Dimensional lumber — 2x4s, 2x6s, etc., are about as ubiquitous as suburban sprawl is in America. (Maybe there’s some kind of relationship there..?) 2x4s are an industrial product, only becoming a dominant building material in the last century. As priorities have shifted to speed, uniformity, and ease of production, more traditional building styles have fallen out of favor.
However, it is almost certainly time to rethink how we build our homes, addressing not only downsizing possibilities, and the size and efficiency of spaces, but how we build houses themselves, and what materials we use. I believe timber framing, and specifically roundwood timber framing, fills a great need, enabling more holistic and sustainable home construction.
Here’s a great passage from the USDA Forest Service’s “History of Yard Lumber Size Standards” (warning: PDF link) that hints at industrialization beginning to seep into the world of construction:
Until the middle of the 19th Century, building lumber was usually produced in a locality close to the place where it was to be used. Sizes were not a problem. The needs of builders in the locality were well understood and carpenters were accustomed to much more hand fitting on the job than they are today. As the forests were cut back from the centers of population, lumber had to be shipped greater distances. By the last few decades before 1900, lumber was no longer a locally made commodity. It then became apparent that the sizes used in different trading areas were not uniform and as a result sawmills had to cut lumber for the markets they wished to serve. Continue Reading »
Brian Liloia also known as Ziggy to his friends and well known for his cob house, which I have covered in the past here on the Tiny House Blog, is building a new home using a timber frame structure.
The house, code named Strawtron, is designed to be a passive solar, straw bale-insulated house using timber frame as the main structure.
The interior living area is 13 ft x 24ft which is about 300 square feet, it also has a loft and a green house area that is used to bring in passive solar heating.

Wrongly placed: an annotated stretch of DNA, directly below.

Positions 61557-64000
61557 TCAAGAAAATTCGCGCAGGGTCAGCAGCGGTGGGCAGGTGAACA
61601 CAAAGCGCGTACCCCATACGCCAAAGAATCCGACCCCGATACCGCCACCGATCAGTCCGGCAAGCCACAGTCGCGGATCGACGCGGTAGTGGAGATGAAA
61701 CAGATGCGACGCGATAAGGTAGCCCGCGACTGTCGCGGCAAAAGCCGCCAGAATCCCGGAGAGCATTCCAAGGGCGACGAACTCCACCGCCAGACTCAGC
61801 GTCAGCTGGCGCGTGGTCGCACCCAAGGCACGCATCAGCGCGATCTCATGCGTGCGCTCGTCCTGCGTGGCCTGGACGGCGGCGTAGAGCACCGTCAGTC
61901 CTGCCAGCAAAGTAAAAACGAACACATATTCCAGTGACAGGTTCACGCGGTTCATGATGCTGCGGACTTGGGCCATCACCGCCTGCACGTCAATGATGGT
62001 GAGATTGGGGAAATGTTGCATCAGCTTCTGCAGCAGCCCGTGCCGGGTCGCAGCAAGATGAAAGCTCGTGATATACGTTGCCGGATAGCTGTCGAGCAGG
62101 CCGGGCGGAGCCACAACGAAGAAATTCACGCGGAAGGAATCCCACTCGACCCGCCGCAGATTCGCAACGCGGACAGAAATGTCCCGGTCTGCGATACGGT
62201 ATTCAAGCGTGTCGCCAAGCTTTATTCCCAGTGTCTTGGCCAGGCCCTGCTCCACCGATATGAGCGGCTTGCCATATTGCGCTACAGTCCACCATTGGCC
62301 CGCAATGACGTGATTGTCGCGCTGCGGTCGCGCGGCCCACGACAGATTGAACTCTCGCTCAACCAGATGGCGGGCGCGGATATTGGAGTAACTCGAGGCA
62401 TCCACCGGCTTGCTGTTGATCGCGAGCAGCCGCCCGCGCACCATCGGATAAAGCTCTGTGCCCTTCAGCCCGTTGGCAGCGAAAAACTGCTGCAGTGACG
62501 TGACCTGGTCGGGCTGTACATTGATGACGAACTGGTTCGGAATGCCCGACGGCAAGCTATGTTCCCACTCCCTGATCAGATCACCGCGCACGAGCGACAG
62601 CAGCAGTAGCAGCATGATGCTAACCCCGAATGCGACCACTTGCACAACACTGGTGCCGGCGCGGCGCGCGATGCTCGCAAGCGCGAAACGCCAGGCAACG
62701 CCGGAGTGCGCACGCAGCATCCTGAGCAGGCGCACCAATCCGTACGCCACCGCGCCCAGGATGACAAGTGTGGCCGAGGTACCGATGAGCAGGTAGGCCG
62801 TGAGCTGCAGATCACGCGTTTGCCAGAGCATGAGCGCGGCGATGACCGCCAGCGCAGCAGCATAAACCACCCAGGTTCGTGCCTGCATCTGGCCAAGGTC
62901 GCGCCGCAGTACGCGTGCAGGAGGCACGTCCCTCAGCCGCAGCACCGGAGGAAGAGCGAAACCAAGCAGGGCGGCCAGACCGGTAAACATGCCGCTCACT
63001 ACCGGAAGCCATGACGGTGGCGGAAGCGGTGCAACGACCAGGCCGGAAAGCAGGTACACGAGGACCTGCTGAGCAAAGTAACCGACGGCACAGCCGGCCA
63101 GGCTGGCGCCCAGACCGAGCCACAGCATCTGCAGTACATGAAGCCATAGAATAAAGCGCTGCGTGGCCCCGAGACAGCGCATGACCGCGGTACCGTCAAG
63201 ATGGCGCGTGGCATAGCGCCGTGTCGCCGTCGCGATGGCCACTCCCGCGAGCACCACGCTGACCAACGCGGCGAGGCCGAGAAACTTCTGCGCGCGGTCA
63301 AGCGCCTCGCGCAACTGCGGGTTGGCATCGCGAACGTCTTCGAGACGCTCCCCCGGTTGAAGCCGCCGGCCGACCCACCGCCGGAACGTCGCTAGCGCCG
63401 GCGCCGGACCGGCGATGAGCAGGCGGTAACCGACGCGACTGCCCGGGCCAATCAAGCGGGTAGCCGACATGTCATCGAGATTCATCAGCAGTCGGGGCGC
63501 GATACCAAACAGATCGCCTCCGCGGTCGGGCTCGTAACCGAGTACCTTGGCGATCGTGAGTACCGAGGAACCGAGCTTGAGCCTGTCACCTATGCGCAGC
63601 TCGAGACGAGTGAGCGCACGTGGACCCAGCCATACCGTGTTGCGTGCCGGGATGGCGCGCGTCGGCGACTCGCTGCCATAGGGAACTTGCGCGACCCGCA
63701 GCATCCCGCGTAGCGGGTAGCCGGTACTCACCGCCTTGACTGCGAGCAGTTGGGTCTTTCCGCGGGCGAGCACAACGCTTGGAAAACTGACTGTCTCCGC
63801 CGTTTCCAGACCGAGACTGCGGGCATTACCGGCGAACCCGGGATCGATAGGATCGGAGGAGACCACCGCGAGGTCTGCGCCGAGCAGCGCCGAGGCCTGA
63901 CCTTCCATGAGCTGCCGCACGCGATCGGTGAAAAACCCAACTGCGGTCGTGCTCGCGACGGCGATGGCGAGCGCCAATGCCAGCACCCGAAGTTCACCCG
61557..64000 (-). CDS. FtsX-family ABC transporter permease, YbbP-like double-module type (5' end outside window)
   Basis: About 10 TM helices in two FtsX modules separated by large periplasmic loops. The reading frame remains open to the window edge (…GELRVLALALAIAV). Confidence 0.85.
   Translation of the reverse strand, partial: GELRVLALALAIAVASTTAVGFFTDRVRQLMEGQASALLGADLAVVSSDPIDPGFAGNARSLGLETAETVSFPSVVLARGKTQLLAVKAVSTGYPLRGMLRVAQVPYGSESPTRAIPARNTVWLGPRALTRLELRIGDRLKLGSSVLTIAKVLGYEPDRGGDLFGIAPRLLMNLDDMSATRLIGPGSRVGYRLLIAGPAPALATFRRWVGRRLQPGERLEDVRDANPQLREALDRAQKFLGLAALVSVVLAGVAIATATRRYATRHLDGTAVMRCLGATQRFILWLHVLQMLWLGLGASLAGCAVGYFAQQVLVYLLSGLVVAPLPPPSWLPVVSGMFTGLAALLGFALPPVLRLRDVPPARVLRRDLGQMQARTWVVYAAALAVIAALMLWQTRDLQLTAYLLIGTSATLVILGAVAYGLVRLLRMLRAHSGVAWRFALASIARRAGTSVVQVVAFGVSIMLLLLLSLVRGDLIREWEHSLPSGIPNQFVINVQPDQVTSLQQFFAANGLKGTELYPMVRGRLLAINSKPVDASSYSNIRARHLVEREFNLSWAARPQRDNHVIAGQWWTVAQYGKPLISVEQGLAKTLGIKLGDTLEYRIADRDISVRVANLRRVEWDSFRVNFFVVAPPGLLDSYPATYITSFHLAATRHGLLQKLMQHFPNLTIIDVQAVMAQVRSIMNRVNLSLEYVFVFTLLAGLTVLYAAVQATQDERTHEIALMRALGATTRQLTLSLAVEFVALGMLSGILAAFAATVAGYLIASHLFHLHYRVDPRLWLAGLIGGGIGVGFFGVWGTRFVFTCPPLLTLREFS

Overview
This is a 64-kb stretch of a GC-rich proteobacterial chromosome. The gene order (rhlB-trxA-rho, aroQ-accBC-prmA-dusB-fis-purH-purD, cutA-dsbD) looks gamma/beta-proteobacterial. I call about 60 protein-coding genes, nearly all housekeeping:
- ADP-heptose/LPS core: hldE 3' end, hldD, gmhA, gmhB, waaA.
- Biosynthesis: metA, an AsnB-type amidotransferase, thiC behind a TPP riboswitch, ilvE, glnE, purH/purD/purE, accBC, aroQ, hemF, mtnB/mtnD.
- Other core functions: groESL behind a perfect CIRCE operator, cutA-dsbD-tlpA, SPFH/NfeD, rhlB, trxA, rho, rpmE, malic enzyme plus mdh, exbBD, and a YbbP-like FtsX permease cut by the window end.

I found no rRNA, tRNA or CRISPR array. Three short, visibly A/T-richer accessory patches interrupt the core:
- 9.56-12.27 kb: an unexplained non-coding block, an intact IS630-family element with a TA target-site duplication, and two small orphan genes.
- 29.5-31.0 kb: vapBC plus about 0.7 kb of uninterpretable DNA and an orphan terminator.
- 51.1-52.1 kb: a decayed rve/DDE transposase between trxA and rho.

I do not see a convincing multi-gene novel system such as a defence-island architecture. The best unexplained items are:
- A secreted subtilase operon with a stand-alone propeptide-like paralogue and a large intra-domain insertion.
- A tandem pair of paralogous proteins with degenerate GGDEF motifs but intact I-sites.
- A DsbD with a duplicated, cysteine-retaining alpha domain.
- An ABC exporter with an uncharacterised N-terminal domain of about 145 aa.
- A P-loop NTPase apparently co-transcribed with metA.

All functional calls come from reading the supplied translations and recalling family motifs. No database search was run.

Brian is making the small timber frame house plans available for free.
As a side note if you would like to help build this house Dancing Rabbit is offering a Natural Building Workshop in the summer of 2012. This includes two workshops one a Timber Frame Workshop and the second a Straw Bale Workshop. Only 12 spaces are available so click here to learn more and to apply.
P.S. Ziggy just sent me the full details so I am including them below.
by Jon Anderson
Over the years, I’ve built a few log structures and along the way, timber framing got into my blood. I love the beams, the posts, and the tight fitting joints made by a builder using mortise and tenon.
I remember the first time I viewed the clean lines of a timber frame structure. The frame was draw pinned together with Red Oak pegs that were cut by hand on a shaving horse—I was hooked. And, for framing, you don’t need fancy or high-tech tools—framing square, hand saw, chisel, and auger bit have performed quite well for hundreds of years.
When I decided to build a timber frame, I was clueless in regards to technique. Of course, like always, this didn’t stop me. Normally, I just plod blindly ahead (or in the case of the TV remote—I just mash every button randomly on the four separate remotes that are clearly critical to the operation of my cable system—something is bound to happen). However, in this case I decided to at least gain a basic understanding of the process, as there is a certain liability associated with handing big heavy things, like timbers. So, I read a few books that described traditional timber framing techniques and I took a framing class at the North House Folk School in Grand Marais, Minnesota. Continue Reading »
Andrea Tremols and Cedric Baele of Charleston, S.C. spent a year researching tiny homes at their local library and on the web before they decided to actually build one. Then they tore it down and started over. The couple is attempting to build the house out of 90 percent reclaimed lumber and materials while still utilizing every bit of space they can in order to obtain their ultimate goal of more conscientious living on the Earth.
After graduating from college, the couple lived communally as organic farm volunteers in Europe. As a child in his native Belgium, Cedric lived on a 38 foot steel sailboat, and after school he lived in a re-built 27 foot sailboat in Charleston Harbor. So the 200 square foot home they are building will not be a far stretch. The couple (Cedric is a seasonal bicycle tour guide and Andrea is a Spanish teacher) also knew that they did not want to go into 30 years of debt for a home during an uncertain economy. Continue Reading »